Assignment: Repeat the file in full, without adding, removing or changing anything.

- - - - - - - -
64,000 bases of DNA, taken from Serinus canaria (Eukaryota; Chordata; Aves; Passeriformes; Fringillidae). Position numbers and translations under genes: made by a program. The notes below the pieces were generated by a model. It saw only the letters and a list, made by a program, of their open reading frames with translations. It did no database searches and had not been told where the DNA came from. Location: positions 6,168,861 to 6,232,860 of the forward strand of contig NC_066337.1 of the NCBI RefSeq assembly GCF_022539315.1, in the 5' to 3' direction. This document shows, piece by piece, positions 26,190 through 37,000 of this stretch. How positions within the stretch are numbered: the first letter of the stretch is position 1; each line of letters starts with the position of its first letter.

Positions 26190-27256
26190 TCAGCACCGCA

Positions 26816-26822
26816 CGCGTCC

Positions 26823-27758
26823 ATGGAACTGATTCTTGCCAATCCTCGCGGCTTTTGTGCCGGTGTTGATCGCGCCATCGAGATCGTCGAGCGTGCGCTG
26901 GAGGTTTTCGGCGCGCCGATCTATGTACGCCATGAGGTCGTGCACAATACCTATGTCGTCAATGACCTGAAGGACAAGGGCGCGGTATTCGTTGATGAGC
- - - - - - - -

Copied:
64,000 bases of DNA, taken from Serinus canaria (Eukaryota; Chordata; Aves; Passeriformes; Fringillidae). Position numbers and translations under genes: made by a program. The notes below the pieces were generated by a model. It saw only the letters and a list, made by a program, of their open reading frames with translations. It did no database searches and had not been told where the DNA came from. Location: positions 6,168,861 to 6,232,860 of the forward strand of contig NC_066337.1 of the NCBI RefSeq assembly GCF_022539315.1, in the 5' to 3' direction. This document shows, piece by piece, positions 26,190 through 37,000 of this stretch. How positions within the stretch are numbered: the first letter of the stretch is position 1; each line of letters starts with the position of its first letter.

Positions 26190-27256
26190 TCAGCACCGCA

Positions 26816-26822
26816 CGCGTCC

Positions 26823-27758
26823 ATGGAACTGATTCTTGCCAATCCTCGCGGCTTTTGTGCCGGTGTTGATCGCGCCATCGAGATCGTCGAGCGTGCGCTG
26901 GAGGTTTTCGGCGCGCCGATCTATGTACGCCATGAGGTCGTGCACAATACCTATGTCGTCAATGACCTGAAGGACAAGGGCGCGGTATTCGTTGATGAGC